Robert Herman received a BFA in film making from the Tisch School of the Arts at New York University and received his Masters in Digital Photography from the School of Visual Arts in NYC. Later as a production still photographer on independent feature films, Herman discovered the life at the periphery of film locations was more compelling than the film sets. His book of his NYC color street photographs, The New Yorkers, was published in the fall of 2013 with help from a successful Kickstarter campaign.
New York City is like a diamond mine. The pressure will turn one into coal dust or a multi-faceted jewel. To survive with some sort of evolving grace, it is absolutely essential to cultivate a Zen-like awareness. Consciously choosing to be in a state of openness is also useful for making photographs. To paraphrase the art critic John Berger: A photograph that surprises the photographer when he makes it, in turn surprises the viewer. No matter how hardened and cynical one becomes, the act of taking a picture, forces one to try to return to an innocent wonder. Every time I go out to make photographs, I ask myself this question: Can I see the world with vulnerability and clarity?
The New Yorkers is a body of work that I began when I was still a student at NYU, when I was learning to be a photographer. I was living in Little Italy at the time and everyone around me seemed to be a subject: the man who changed tires, the superintendent of the building next door. I discovered Harry Callahan’s magnificent book: Color and Robert Frank’s The Americans. These images opened my mind to what a strong photograph could be. If imitation is the sincerest form of flattery, then this was my starting point. Both of these photographers re-made the mundane, the ordinary and the everyday and transformed them into small and transcendent jewels.
Over the years, I lived in several different apartments and I continued making pictures in whatever neighborhood I happened to be living in. Becoming comfortable in my new surroundings would ease the way for me to make the authentic photographs I was seeking. Key to this body of work was letting the subject matter determine the outcome. I would make myself available, allowing my intuition to be my guide and let the content rise to the surface. The true epiphany was not to embellish or to judge: with the removal of the internal impediment strong subject matter would speak for itself. Like a man searching for water in the desert with a dousing rod, I became a vessel and allowed the images to pass through me onto the film.
As an illustration of this, “Eldorado” was made on a day when I was sitting around my loft with my girl friend at the time when suddenly I said, “ I’ll be right back, I have to go out and take some pictures.” Ann nodded her ascent and with my Nikon F in hand, I walked around the corner onto Mulberry Street. In the bright afternoon sun two luxury cars were parked angling in from the street towards a large green garage door. I chose my framing just as two boys walked into the shot and I made my picture. I was back at home five minutes later and knew I had captured something truly special. I was at a loss to explain what had just happened. It was truly a mystery. I realized that if I were wiling to relinquish some control, I would occasionally be rewarded with strong photographs. I went out to search for water in order to survive, and I was led to something shining down from the sky and bubbling up from the ground.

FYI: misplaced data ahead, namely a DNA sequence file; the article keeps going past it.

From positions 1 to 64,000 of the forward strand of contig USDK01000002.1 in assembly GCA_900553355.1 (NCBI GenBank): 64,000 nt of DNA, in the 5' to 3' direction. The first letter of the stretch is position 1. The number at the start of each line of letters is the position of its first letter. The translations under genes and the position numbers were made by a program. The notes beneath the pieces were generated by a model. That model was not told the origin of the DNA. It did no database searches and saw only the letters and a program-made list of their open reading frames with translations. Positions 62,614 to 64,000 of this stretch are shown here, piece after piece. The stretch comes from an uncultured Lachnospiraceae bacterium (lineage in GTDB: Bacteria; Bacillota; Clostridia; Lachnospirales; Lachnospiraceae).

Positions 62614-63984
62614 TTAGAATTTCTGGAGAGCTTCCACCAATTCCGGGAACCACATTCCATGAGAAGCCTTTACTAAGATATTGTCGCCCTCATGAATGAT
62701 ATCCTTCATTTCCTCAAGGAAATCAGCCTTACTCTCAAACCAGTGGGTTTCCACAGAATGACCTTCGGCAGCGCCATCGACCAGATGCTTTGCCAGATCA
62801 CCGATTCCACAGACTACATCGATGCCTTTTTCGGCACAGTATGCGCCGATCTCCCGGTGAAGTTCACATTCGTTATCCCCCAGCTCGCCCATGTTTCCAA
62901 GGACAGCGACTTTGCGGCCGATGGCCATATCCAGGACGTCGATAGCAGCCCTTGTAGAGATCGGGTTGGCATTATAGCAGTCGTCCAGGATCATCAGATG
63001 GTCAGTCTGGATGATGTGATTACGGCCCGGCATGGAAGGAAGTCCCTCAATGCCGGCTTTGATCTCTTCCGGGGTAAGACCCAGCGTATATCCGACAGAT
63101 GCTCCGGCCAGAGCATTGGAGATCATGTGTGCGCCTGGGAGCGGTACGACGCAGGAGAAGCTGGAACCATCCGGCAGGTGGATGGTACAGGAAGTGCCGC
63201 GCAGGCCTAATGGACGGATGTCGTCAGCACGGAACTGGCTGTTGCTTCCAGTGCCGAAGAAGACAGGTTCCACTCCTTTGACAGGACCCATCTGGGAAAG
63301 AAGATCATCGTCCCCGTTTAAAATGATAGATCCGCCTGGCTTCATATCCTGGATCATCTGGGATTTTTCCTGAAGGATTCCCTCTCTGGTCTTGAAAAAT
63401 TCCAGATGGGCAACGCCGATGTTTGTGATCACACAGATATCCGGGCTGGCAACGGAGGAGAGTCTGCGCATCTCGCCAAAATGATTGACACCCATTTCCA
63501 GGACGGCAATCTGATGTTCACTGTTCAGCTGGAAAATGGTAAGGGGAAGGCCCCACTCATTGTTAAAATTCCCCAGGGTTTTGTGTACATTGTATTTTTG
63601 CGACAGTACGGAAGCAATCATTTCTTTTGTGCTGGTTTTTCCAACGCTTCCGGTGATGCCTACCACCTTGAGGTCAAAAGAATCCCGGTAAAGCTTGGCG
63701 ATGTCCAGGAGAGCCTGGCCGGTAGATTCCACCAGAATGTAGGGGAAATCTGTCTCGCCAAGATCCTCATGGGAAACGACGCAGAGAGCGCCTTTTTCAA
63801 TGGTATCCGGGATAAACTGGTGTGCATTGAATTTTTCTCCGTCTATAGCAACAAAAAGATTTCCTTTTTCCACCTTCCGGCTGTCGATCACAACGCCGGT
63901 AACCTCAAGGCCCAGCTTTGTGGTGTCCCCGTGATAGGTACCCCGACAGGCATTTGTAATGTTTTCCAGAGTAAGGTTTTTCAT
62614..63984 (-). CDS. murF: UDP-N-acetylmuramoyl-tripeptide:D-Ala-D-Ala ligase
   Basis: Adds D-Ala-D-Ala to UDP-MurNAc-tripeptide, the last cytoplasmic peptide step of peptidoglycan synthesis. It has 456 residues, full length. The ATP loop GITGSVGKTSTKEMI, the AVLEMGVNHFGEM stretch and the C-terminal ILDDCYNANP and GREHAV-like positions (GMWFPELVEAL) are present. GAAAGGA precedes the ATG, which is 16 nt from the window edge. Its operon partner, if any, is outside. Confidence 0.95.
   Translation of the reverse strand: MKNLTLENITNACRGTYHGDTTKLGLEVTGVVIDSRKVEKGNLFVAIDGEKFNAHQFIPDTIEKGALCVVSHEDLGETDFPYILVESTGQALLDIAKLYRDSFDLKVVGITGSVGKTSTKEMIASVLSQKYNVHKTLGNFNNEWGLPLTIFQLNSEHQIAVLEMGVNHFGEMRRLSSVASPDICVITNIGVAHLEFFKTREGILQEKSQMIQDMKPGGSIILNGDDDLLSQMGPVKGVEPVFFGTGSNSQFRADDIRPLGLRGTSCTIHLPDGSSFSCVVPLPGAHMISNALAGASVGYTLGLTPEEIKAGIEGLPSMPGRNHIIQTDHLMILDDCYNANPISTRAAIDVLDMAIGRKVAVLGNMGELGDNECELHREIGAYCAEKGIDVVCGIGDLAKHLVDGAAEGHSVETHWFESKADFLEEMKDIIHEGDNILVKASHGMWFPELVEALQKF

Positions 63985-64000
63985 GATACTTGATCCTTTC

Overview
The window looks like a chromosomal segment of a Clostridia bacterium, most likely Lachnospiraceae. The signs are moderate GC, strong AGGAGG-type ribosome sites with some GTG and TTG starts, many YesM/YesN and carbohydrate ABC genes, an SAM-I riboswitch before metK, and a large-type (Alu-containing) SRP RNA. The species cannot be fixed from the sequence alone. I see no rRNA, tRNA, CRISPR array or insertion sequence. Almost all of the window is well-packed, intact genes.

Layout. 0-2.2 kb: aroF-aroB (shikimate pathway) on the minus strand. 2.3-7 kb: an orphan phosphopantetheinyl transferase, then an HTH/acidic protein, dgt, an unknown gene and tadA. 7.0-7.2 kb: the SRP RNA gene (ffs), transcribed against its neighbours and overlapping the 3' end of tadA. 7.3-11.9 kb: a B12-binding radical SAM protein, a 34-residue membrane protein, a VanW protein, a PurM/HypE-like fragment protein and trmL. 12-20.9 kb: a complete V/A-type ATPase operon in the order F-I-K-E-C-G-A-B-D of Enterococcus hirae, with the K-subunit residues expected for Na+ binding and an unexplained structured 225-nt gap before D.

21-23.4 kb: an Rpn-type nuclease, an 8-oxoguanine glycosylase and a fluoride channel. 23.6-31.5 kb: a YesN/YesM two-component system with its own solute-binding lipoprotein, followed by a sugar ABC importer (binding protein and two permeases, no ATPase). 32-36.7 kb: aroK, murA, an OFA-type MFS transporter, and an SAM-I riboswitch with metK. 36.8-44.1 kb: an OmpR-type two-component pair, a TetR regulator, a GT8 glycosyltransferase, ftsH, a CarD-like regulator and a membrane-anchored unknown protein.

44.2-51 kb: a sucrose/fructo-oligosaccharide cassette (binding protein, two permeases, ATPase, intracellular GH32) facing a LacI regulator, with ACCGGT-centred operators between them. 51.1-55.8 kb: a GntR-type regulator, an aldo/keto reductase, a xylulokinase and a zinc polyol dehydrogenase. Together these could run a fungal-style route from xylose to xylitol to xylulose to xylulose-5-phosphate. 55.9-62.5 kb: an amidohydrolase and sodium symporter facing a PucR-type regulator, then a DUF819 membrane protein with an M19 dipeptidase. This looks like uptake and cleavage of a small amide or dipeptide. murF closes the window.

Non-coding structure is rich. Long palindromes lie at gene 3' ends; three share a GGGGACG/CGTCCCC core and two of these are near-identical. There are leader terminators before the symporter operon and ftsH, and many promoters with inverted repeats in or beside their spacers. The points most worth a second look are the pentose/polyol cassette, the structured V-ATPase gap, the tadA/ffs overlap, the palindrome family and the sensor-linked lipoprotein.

There is synchronicity and coincidence present everywhere. Photographs are a way of revealing hidden relationships that are only present for a moment in space and time, seen from a unique vantage point. The New Yorkers is the record of my self-discovery as a photographer, inside and out, manifested on the streets of New York City. – Robert Herman
The Phone Book
I began making photographs with the iPhone in 2010 and started taking it seriously when I discovered the Hipstamatic App. Surprisingly, it was the limitations of the iPhone/Hipstamatic that made it a compelling choice: the square format, the fixed lens and the slow ISO. Unlike a DSLR that has a five-shot burst, it forced me to slow down. With no zoom and no telephoto at my disposal, I had to move. I felt closer to my previous analogue practice than I had in a long time.
Using the Hipstamatic App gave me a seemingly exponential number of lens/film pairings to choose from. After some experimenting, I found a lens/film combination that pleased me. I wanted to echo my previous street work with Kodachrome and Tri- X. Using a clean “lens” and a “film” combination added warm saturated colors to the image. For black and white, I used the same clean “lens” with a high contrast, grainy “film”. Most of the photographs in this book were made with these same lens/film combinations. Working this way, I hoped to create a consistent body of work.
Although I’ve moved from shooting film to the DSLR and then to the iPhone, my method has remained consistent throughout my thirty-five-year practice of street photography. I am drawn to the spontaneous, unforced event. I see myself as a vessel, witnessing and recording a moment in time and space. I respond to the visual stimuli before me, making decisions based on instinct and experience. In the past, there was always a part of me that found it slightly inauthentic and artificial to go out with a camera and look for pictures. The iPhone allows me to put aside this artificiality and shoot whenever and wherever I am. It is a joy to always have a camera with me when the muse strikes. – Robert Herman
Rest in Peace, Robert. You will be missed.